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Honda Fit: Which Should You Buy, 2019 or 2020?

2020 Honda Fit

Most significant changes: The Honda Sensing suite of safety and driver assistance tech no longer is offered for the LX and Sport; manual transmission for the EX is dropped

Price change: Up $125 for all trim levels except the LX, which is up $25

On sale: Now

Which should you buy, 2019 or 2020? 2019. The Fit is virtually unchanged, so go for a deal. If the lower price LX or Sport trim level is on your radar, you can be safer in a 2019 because the Honda Sensing safety suite option has been dropped for 2020. You can also get a 2019 EX with a manual shifter.

The 2020 Honda Fit subcompact hatch is on sale now, bringing with it with a $25 price bump for the base LX and a $125 increase for other trim levels. It also leaves behind the optional Honda Sensing suite of safety technology for lower trim levels and drops the six-speed manual transmission choice for the upper-level EX model.

Related: Next Honda Fit TBD for USA, But Here’s 4 Cool Things About It

You still can have a stick for 2020 in the base LX and Sport versions — most 2019 Fit EX buyers probably opted for the automatic anyway. And Honda Sensing had been available only on Fits with the continuously variable automatic.

More puzzling is dropping advanced safety tech as an option for the LX and Sport. It remains standard — as it was for 2019 — for the EX and EX-L trim levels and includes forward collision warning with automatic emergency braking and pedestrian detection as well as adaptive cruise control, lane departure warning and lane keep assist. It was a $1,000 option for the cheaper trims, but maybe budget buyers balked. The move runs counter to the trend of making essential safety tech such as automatic emergency braking available, if not standard, on the way to meeting an industrywide promise to make it universally standard by 2022.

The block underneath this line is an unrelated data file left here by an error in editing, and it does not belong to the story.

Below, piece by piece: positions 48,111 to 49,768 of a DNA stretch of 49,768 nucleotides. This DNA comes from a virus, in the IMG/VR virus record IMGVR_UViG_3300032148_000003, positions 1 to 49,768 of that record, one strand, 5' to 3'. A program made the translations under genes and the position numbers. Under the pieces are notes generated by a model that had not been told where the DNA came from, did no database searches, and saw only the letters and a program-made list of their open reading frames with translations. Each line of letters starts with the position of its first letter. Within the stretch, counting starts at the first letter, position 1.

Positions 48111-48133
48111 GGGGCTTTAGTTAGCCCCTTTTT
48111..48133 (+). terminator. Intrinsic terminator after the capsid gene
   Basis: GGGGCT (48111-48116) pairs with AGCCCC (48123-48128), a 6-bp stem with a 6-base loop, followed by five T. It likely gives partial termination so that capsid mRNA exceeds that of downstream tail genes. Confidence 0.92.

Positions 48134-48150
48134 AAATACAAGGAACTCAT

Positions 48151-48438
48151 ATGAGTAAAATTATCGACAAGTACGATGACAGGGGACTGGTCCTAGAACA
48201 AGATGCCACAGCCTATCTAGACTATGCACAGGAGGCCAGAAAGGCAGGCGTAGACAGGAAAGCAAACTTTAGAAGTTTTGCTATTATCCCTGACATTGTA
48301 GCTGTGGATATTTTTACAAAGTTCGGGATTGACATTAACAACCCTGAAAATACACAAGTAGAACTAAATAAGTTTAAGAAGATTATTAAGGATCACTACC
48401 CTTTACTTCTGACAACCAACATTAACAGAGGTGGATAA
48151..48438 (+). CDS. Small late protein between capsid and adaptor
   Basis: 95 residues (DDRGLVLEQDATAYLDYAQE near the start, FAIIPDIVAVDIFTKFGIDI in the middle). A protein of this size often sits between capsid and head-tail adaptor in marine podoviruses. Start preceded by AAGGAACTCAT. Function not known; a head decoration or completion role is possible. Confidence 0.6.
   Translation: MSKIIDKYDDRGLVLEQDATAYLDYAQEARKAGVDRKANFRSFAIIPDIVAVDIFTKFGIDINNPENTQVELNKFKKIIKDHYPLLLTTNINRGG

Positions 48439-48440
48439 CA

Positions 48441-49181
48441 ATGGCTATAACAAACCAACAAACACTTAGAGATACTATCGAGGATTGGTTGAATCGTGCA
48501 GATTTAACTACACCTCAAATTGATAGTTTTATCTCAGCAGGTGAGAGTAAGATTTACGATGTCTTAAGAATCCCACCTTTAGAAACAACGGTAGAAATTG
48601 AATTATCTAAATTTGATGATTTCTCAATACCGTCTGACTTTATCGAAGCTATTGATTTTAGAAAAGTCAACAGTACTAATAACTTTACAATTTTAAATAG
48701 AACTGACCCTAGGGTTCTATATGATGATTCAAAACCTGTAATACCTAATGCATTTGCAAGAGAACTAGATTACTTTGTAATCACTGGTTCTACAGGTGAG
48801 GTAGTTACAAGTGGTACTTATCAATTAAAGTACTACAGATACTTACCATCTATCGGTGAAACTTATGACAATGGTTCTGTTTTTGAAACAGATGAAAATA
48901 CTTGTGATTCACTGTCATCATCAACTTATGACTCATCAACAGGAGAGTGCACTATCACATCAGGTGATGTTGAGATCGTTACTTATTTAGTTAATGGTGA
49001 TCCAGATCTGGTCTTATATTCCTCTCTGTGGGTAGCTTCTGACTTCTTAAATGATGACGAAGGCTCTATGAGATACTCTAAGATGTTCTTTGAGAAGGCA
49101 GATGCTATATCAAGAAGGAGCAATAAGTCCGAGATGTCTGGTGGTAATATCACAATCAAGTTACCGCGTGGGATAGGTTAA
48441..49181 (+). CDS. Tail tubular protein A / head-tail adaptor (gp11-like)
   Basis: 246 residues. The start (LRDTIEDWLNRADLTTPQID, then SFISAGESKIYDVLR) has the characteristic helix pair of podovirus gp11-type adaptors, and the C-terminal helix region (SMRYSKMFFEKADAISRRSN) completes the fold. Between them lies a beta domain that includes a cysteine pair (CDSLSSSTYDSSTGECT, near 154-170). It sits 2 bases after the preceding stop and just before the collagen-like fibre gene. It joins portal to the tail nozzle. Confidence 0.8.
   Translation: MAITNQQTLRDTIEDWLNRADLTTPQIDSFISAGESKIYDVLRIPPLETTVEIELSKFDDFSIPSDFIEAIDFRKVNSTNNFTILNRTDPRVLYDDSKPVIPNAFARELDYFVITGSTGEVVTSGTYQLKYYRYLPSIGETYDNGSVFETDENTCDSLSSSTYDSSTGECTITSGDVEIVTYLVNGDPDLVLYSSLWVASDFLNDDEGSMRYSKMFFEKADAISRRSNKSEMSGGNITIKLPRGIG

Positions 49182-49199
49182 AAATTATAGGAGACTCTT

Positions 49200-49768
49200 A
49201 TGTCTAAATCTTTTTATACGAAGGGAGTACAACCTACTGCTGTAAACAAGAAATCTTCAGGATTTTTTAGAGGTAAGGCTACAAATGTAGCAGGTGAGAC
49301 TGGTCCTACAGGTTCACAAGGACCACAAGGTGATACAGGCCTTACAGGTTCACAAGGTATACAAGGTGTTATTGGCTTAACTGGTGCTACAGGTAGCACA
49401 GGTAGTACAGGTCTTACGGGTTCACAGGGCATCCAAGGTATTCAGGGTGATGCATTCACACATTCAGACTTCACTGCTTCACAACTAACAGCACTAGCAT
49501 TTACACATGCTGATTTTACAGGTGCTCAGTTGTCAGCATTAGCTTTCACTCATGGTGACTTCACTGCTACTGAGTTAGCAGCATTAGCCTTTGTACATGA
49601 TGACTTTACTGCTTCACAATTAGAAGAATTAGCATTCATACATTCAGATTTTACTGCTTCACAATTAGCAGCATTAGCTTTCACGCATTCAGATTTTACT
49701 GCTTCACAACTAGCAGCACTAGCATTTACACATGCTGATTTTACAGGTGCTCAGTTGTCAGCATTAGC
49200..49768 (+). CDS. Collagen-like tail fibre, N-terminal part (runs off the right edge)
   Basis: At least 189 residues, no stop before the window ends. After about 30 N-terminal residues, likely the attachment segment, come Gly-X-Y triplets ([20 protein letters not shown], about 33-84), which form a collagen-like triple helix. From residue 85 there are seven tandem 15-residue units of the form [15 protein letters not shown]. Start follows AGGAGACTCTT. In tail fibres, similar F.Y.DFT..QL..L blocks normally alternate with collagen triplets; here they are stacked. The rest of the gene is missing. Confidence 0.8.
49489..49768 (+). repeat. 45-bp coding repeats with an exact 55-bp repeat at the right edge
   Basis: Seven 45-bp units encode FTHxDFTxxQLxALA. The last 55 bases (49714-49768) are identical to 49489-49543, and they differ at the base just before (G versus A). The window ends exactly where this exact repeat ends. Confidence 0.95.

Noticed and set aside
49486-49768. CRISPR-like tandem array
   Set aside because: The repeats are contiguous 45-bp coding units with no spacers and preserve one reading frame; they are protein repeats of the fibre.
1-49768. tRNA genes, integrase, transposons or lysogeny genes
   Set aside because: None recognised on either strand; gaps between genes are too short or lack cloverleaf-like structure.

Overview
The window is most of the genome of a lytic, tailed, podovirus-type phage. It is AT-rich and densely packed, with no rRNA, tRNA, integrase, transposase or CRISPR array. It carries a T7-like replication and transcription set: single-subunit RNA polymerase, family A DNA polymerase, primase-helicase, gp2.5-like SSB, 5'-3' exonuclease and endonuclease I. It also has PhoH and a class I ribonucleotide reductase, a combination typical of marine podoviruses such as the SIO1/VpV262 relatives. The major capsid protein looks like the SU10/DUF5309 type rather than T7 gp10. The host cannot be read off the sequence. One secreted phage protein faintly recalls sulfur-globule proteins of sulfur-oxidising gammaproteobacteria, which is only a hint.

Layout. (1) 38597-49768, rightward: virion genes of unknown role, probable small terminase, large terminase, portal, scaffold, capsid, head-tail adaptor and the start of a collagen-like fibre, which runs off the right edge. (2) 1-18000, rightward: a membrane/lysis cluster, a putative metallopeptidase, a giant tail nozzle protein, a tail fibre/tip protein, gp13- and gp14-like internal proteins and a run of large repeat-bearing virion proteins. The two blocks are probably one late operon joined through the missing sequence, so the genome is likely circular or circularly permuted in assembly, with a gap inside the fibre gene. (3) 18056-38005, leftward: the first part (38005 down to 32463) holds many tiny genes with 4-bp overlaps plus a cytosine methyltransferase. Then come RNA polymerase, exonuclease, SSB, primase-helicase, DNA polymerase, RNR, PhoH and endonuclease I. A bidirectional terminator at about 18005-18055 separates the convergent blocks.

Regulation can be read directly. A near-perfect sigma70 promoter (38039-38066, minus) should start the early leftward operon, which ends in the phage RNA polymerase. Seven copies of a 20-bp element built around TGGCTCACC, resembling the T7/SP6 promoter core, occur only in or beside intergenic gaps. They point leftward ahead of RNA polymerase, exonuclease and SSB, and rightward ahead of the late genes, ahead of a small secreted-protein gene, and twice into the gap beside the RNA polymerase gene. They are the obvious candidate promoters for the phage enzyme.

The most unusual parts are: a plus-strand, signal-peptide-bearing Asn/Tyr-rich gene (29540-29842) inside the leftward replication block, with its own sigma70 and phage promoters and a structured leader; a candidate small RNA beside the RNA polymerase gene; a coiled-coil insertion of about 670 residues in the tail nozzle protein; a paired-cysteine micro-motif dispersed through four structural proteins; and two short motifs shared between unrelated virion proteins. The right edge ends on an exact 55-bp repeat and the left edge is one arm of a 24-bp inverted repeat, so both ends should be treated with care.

Otherwise, the 2020 carries on virtually the same as the updated Fit that rolled out for 2018 with freshened styling, Apple CarPlay and Android Auto, and Honda Sensing offered for all trim levels. And the 2020 for the U.S. is not the new-generation Fit subcompact hatch unveiled in Tokyo in October; that’s destined for global markets but not yet confirmed for the U.S. The Fit hatch has been overshadowed here by the HR-V subcompact SUV that shares its platform but gets a lot more love from U.S. buyers.

In pricing, the 2020 LX is up $25 from 2019 thanks to an increase in the destination fee to $955; it starts at $17,145 with the manual, while the CVT adds $800. The higher trim levels are each up $125 from 2019: The 2020 Sport starts at $18,555 with the manual and $19,355 with the CVT. The automatic-only EX starts at $20,015 and EX-L at $21,575.

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All Fits continue to be powered by a 130-horsepower, 1.5-liter four-cylinder engine. EPA ratings for 2020 are the same as 2019 at 29/36/31 mpg city/highway/combined for the manual LX, 33/40/36 mpg for the LX with the CVT and 31/36/33 mpg for the Sport, EX and EX-L with the CVT.’s Editorial department is your source for automotive news and reviews. In line with’s long-standing ethics policy, editors and reviewers don’t accept gifts or free trips from automakers. The Editorial department is independent of’s advertising, sales and sponsored content departments.

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